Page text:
[0033] The pass-through hardware 312 comprises specialized hardware that enables the HMD 110 to operate in a “pass-through mode” to enable or otherwise enhance the user’s view of the external environment without removing the HMD 110. The pass-through mode may operate without any power consumption or with very low power consumption. As a result, the pass-through mode may be activated when the battery level 306 is low (e.g., below a lower threshold). The pass-through hardware 312, activated upon the HMD 110 entering the pass-through mode, may take different forms. In an embodiment, the pass-through hardware 312 comprises a shutter or other physical opening (e.g., sliding or retractable LCD screen, switchable lenses, etc.) that is closed during regular operation (thus preventing or limiting the user’s view of the external environment) and which opens when the HMD 110 enters pass-through mode, allowing the user to view the outside environment through the shutter slits. In another embodiment, the pass-through hardware may include mirrors that are positioned to direct outside light to the users eye when in the pass-through mode, thus allowing the user to view the outside environment. In another embodiment, the pass-through hardware 312 includes photovoltaic cells (possibly incorporated into the camera 302 image sensors or on the outside of the HMD 110), which generate enough energy for the HMD 110 to capture images and display the surrounding environment to the user on the display 300 using very low power consumption. In another embodiment, the pass-through hardware induces the display 300 (which is otherwise opaque) to become transparent, allowing the user to view the outside environment through the display 300. The pass-through hardware 312 may include one, two, or any combination of embodiments thereof.

[0034] The pass-through hardware 312 may beneficially be activated when the battery level of the HMD battery 306 is low (e.g., below a lower threshold) or just before it is completely depleted. In a VR device in which the user is completely immersed and otherwise has no view of the external environment during regular operation, the pass-through mode enables the user to see the surrounding environment without having to remove the HMD 110. Furthermore, in an AR device that relies on a camera to project a view of the external environment onto a display, the pass-through mode beneficially enables the user to continue viewing the outside environment when the power is too low to enable the full AR experience. The pass-through mode is particularly beneficial in certain form factors of an HMD 110 such as a contact lens form factor in which it may be inconvenient to remove the HMD 110 or where the HMD 110 may be designed for continuous use. The pass-through mode may furthermore be beneficial to enable the user to safely navigate to the charger 102 without removing the HMD 110 in order to recharge the device. The pass-through mode may be controlled by either the power management controller 322 or the developer application 314, both described in further detail below.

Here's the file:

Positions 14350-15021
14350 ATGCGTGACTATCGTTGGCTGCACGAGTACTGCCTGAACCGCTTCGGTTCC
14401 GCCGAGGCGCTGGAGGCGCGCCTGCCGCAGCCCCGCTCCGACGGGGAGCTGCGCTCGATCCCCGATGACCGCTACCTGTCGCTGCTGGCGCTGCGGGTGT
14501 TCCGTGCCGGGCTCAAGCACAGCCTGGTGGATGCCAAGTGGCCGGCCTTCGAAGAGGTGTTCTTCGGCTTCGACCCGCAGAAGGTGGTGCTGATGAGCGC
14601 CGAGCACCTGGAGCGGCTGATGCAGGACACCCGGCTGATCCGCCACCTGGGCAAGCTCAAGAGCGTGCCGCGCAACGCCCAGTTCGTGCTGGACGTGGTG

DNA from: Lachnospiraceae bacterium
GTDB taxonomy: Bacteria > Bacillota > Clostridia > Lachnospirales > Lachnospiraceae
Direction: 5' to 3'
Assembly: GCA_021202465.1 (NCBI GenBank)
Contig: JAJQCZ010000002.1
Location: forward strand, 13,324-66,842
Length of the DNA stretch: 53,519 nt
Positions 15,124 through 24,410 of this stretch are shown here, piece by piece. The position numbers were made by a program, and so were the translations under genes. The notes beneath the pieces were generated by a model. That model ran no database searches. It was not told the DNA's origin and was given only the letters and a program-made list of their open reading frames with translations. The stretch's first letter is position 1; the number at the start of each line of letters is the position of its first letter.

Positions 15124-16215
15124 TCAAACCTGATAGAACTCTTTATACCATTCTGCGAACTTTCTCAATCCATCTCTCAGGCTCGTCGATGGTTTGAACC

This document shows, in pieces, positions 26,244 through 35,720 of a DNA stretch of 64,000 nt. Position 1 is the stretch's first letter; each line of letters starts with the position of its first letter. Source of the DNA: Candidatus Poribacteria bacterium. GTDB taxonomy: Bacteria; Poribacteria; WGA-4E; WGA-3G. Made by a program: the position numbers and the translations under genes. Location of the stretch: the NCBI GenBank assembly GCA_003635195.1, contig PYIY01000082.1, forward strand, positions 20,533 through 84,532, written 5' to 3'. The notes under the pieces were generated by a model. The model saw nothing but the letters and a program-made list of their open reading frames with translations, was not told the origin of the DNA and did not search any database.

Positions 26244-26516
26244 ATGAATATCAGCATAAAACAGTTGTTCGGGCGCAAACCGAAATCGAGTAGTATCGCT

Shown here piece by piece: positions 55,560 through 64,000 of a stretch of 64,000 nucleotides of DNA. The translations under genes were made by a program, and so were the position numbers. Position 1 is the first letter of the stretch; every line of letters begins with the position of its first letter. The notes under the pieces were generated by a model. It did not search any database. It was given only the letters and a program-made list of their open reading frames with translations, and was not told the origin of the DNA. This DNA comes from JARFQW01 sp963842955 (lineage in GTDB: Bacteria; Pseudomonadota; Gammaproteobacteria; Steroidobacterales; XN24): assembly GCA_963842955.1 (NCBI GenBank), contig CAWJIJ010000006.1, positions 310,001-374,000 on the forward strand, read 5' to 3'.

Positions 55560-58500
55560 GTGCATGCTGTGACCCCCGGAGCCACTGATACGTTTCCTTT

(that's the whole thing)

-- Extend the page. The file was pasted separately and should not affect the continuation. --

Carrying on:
[0035] The hardware controller 316 manages and controls the previously described hardware modules of the HMD 110 and provides a hardware platform for execution of a developer application 314 or other applications, such as the HMD operating system. For example, the hardware controller 316 may comprise a processor, memory, a graphics controller, an input controller, and associated firmware and/or software (e.g., an operating system, drivers, etc.) that enables execution of applications. The hardware controller 316 may further control various hardware components and perform general tasks such as, for example, calibrating the sensors 310 upon startup or directing energy from the battery 306 to a various hardware.

[0036] The power management controller 322 manages and controls actions associated with the energy of the batteries 200, 306 of the HMD 110 and the controller 104 respectively. For example, the power management controller 322 monitors the energy levels of the batteries 200, 306 and may optionally calculate the time before each the battery 200, 306 runs out of energy. If one or both batteries 200, 306 need charging, the power management controller 322 via the hardware controller 316 may notify the user, for example, by overlaying a notification on the display 300 or flashing a light on the outside of the HMD 110. When the battery level of the HMD battery 306 drops below a particular threshold, the power management controller 322 may furthermore cause the HMD 110 to enter the pass-through mode. If the battery 306 becomes sufficiently charged, the power management controller 322 may control the HMD 110 to exit the pass-through mode and return to normal operation.